We recently sat down with a business owner who runs a local studio. She’s been in business for several years so when she asked us to take a look at her finances and investments, we were excited about the opportunity to help.
What we learned surprised us.
She had been paying herself roughly $150,000 per year in salary, had saved $50,000 towards her son’s college education BUT HAD $90,000 IN CREDIT CARD DEBT.
We asked, “Have you considered paying off the high interest credit card with the money in the college savings fund or perhaps as a smaller step, moving your monthly auto savings from the college fund to pay down the credit card?” She said she hadn’t really thought about that option because, “they’re for two different purposes – the credit cards were for the business, with a credit card processing companies and the college savings are for my son.”
We sought a different approach, “How about paying yourself less in salary so that the company retains more earnings and you don’t have to float the business on credit cards?” Something held her back from doing this too as she responded, “I don’t want to take a pay cut.”
Interestingly, she viewed her salary differently from the business’ income and on the expense side, she saw the credit cards as totally separate from the money she put away for her son’s college education.
Think you wouldn’t do something like that? Here’s a mental exercise – the more honest your answer, the more you’ll learn about yourself.
Would you go to the other store?
Imagine that you go to a store to buy a new comforter which sells for $100. At the store, you discover that the same comforter is on sale for $50 at a branch that is 5 blocks away. Do you go to the other store to get the lower price?
Now imagine that you go to a store to buy a new mattress and bed frame set which sells for $4000. At the store, you discover that the same mattress and bed frame set are on sale for $3950 at a branch that is 5 blocks away. Do you go to the other store to get the lower price?
Studies tell us that most people answer “yes” to the first question and “no” to the second, even though they offer the same situation: save $50 by going to a nearby store. Why would people do this if everyone acts out of self-interest and has “rational expectations”?
In part, the discrepancy is ignored because of the difficulty in constructing economic theories and models when you remove the assumption of “rational expectations”.
Common sense tells us that people don’t always act rationally but this basic premise is largely ignored in Economics.
However, a pair of psychologists named Amos Tversky and Daniel Kahneman scientifically validated that human judgment and decisions are indeed not fully rational. They merged psychology and economics and developed a new field of thought known as “Behavioral Economics”.
So if people aren’t always rational, then what’s really going on?
In behavioral economics, “mental accounting” attempts to explain why people value one dollar differently than another dollar based on where it comes from or where it’s being spent. By devaluing a dollar, there is a tendency to waste it.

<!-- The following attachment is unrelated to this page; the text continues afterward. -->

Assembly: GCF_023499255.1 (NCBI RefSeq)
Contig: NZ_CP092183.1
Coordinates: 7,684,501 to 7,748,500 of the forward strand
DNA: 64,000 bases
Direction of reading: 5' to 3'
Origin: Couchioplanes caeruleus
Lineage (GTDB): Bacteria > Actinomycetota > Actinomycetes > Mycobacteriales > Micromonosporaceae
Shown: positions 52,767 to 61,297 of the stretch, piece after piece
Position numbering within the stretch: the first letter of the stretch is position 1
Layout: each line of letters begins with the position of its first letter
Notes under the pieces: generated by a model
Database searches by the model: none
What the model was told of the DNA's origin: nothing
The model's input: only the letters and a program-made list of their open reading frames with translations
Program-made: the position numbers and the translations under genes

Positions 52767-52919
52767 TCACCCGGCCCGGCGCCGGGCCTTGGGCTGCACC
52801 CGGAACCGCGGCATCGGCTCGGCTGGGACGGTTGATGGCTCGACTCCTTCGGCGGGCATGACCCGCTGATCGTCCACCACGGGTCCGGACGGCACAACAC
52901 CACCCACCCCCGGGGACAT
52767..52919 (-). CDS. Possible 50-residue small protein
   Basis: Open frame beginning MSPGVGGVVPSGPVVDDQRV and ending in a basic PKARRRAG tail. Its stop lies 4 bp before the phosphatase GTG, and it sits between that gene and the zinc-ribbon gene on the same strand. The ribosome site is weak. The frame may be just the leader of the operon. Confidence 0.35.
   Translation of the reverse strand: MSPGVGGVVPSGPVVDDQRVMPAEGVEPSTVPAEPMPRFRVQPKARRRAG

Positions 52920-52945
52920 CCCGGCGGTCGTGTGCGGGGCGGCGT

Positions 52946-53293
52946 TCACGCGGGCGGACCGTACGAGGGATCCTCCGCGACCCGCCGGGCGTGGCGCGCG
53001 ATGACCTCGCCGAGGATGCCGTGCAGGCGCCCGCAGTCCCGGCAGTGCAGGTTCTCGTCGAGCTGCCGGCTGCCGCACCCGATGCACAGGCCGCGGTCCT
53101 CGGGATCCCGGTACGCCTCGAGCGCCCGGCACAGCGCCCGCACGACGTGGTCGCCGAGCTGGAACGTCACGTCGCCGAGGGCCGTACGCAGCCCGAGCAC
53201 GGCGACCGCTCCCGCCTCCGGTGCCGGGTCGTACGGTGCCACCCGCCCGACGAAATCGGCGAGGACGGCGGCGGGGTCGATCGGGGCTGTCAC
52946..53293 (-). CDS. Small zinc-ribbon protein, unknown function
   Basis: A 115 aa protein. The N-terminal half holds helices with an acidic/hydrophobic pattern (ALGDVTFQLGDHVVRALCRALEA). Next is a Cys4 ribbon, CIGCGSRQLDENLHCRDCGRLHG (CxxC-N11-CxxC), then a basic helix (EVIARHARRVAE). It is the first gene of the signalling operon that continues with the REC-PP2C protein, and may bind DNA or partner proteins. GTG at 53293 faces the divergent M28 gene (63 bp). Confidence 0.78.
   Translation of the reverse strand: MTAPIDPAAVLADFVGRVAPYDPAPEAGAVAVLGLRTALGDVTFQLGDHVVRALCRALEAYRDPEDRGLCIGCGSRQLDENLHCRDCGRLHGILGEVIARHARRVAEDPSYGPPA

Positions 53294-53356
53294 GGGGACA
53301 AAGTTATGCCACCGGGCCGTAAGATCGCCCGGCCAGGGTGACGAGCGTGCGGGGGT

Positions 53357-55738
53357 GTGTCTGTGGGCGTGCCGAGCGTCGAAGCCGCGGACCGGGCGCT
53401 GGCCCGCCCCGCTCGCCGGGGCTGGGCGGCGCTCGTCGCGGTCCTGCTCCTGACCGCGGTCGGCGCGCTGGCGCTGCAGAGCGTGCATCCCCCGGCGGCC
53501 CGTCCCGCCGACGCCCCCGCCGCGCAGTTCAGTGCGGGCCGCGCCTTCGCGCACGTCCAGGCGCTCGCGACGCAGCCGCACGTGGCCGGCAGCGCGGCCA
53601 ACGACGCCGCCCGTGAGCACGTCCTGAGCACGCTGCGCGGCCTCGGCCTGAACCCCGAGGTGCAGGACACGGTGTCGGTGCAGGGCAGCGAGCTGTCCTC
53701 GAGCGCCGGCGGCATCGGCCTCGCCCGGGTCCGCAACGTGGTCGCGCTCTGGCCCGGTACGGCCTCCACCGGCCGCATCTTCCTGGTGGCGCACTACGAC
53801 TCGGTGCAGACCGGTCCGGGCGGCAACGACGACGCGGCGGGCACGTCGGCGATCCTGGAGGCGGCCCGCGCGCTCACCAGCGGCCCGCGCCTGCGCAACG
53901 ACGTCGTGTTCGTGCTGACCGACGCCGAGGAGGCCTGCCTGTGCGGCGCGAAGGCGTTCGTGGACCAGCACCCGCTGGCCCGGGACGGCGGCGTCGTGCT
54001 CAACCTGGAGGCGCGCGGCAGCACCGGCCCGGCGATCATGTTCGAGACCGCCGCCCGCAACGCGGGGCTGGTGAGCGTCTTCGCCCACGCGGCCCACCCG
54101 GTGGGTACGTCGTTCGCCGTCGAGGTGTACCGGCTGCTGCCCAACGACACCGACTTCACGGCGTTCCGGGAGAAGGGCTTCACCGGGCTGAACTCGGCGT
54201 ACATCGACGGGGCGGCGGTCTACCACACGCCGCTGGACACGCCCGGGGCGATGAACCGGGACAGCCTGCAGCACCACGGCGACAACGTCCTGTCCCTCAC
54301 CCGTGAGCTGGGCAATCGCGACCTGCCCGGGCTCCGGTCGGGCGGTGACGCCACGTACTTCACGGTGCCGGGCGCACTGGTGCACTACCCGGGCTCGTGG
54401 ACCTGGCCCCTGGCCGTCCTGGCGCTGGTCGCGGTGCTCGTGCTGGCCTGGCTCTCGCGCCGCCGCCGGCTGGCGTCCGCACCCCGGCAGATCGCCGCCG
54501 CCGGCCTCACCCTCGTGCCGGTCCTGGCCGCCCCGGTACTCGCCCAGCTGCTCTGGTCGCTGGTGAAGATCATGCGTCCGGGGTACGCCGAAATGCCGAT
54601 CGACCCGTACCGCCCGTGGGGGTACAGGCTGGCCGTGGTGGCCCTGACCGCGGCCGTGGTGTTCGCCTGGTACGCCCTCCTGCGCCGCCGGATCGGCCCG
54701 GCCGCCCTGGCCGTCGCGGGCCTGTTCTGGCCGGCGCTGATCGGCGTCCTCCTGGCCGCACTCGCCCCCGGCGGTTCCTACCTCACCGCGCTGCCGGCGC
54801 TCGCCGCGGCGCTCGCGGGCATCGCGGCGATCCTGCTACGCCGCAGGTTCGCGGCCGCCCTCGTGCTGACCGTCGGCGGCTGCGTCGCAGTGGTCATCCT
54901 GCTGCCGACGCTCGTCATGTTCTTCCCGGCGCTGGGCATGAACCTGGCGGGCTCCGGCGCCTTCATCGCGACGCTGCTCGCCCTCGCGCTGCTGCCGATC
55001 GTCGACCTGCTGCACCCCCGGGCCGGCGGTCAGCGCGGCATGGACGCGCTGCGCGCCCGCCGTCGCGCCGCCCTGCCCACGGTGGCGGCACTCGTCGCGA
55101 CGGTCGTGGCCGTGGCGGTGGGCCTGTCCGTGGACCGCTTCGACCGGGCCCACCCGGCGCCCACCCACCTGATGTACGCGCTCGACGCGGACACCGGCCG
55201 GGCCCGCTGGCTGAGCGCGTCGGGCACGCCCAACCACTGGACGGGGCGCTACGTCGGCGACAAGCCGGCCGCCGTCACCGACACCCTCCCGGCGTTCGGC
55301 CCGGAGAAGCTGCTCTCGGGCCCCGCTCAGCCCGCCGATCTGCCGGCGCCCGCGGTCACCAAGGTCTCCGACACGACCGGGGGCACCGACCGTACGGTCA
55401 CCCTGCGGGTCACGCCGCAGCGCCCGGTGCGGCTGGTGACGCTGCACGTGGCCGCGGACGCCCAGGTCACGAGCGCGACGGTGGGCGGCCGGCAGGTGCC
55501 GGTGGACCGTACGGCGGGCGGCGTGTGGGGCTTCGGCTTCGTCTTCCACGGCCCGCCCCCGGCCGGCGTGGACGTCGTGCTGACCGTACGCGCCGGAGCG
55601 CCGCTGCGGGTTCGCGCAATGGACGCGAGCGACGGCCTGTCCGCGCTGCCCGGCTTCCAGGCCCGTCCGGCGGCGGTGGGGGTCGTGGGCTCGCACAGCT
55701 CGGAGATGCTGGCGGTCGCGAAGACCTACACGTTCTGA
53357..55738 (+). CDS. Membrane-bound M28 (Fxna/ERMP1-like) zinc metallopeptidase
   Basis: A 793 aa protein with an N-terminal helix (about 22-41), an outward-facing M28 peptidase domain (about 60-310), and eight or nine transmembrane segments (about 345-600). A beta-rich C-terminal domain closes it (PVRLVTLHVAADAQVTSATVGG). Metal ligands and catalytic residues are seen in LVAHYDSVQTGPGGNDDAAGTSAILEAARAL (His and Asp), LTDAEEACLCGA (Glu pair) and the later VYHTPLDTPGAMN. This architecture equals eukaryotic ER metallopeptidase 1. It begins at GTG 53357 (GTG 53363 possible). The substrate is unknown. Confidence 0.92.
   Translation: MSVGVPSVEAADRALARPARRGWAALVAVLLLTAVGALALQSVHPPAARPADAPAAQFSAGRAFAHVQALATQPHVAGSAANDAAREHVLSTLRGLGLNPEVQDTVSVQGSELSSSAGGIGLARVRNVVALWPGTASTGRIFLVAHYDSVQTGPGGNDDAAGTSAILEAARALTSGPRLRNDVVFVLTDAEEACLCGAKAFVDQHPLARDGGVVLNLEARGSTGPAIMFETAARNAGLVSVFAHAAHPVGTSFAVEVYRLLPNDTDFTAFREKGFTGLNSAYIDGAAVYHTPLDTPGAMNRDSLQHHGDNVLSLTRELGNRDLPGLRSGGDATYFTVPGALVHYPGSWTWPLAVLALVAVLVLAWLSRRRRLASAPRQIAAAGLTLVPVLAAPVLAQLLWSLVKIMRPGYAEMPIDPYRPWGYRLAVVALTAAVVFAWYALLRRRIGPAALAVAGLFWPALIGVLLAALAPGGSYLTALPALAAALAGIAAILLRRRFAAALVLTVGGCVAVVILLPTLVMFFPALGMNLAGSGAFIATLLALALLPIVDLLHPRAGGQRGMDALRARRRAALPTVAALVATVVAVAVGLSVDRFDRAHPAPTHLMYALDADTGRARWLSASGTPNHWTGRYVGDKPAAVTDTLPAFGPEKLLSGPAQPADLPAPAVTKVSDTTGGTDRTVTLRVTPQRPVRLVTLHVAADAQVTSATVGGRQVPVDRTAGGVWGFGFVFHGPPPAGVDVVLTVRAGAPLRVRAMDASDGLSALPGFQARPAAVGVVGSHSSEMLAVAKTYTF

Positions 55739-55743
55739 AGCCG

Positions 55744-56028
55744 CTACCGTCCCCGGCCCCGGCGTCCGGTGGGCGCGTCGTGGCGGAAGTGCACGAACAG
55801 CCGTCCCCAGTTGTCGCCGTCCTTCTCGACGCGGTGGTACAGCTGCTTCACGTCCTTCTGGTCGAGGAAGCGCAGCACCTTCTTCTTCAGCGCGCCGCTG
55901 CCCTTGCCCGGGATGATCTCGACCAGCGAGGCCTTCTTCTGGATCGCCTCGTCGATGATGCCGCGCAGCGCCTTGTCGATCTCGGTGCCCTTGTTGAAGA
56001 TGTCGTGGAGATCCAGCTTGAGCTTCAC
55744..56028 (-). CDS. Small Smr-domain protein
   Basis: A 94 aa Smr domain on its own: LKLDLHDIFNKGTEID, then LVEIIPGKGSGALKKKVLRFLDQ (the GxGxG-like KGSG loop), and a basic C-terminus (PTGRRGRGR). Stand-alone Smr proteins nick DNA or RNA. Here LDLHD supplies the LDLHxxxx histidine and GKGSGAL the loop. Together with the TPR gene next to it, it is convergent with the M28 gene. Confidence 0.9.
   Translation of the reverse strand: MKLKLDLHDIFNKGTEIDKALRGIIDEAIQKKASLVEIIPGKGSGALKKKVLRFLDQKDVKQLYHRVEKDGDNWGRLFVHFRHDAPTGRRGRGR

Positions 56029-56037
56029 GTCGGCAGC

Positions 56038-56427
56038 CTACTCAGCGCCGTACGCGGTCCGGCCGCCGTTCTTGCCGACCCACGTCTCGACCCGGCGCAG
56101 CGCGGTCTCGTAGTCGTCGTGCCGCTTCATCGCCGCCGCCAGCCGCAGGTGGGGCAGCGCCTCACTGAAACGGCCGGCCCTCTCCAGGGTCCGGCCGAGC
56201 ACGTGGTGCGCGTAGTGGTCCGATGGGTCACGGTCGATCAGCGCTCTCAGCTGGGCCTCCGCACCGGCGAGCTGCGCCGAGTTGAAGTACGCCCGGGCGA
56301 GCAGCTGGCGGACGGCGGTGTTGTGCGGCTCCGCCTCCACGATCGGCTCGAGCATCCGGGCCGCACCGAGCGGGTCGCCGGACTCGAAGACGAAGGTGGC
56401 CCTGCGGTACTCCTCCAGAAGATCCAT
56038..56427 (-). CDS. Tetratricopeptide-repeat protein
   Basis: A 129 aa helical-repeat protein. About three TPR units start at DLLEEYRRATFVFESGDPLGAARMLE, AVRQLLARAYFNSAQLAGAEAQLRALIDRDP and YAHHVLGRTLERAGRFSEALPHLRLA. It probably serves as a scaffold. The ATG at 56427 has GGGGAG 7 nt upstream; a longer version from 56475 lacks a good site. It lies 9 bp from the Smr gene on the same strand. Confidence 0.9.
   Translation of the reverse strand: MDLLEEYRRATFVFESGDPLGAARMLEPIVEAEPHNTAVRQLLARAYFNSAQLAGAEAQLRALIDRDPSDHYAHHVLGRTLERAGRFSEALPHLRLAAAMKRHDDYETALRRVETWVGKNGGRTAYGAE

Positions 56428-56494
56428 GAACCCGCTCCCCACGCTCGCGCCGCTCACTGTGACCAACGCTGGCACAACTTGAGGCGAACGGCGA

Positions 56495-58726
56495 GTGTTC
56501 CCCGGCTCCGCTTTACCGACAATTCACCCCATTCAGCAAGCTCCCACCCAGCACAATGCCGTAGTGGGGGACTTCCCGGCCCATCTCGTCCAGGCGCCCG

Another mental accounting example we see all the time is how people tend to spend their tax refunds. It’s as if it’s “found money” so it gets spent on vacations, house remodeling and other large expenditures. If tax refunds were viewed as deferred income, people would put more of it directly into savings.
Here’s the good news: there’s a positive side to mental accounting. Instead of trying to rid yourself of this behavior, here’s how you can embrace it.
Remember the old school days when people saved money in different envelopes marked “Vacation” or “Charity” or “Gifts”? You can take that same concept and setup different accounts marked for different purposes and automate your savings into each. Here’s an example:
This way, you know exactly how much you can spend on vacation and not tap into money that’s meant for a rainy day (for example). Each mental account has its own bank account.
The caveat to this, and the lesson for the business owner, is that establishing different buckets of money is only done after bad debt has been paid off (excludes mortgage, car and student loans). The high interest rates must immediately be dealt with and only then can you work towards saving money for different purposes.
Once you have your accounts established, it’s time to figure out how much to put into each.
This is something we solve for clients through a process we call “Cash Flow Optimization”. The outcome of which is a detailed plan and implementation that integrates your psychology with making the best financial decisions for you.
Some questions to think about:
- Do you make a lot of money but feel you should be saving more?
- Are you more likely to splurge with your tax refund than with savings?
- Is the right amount going into the right buckets for you to reach your goals?
- If you had someone to set everything up for you and keep you from making mistakes, would that be worth exploring?
The fact that most people do some form of psychological gymnastics on themselves is what we’re most interested in solving.
It’s not just about running numbers and creating financial plans – it’s about understanding what’s holding you back and helping you get through those barriers.
You might already have a psychological barrier in asking for help – perhaps you think it’s a long and complicated process or that you don’t have time to deal right now.
You can do this in small steps or big ones, quickly or at your own pace. What’s important is to take action today.
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What are some good or bad ways you’ve mentally accounted? Specifics examples are helpful so please leave your comments below.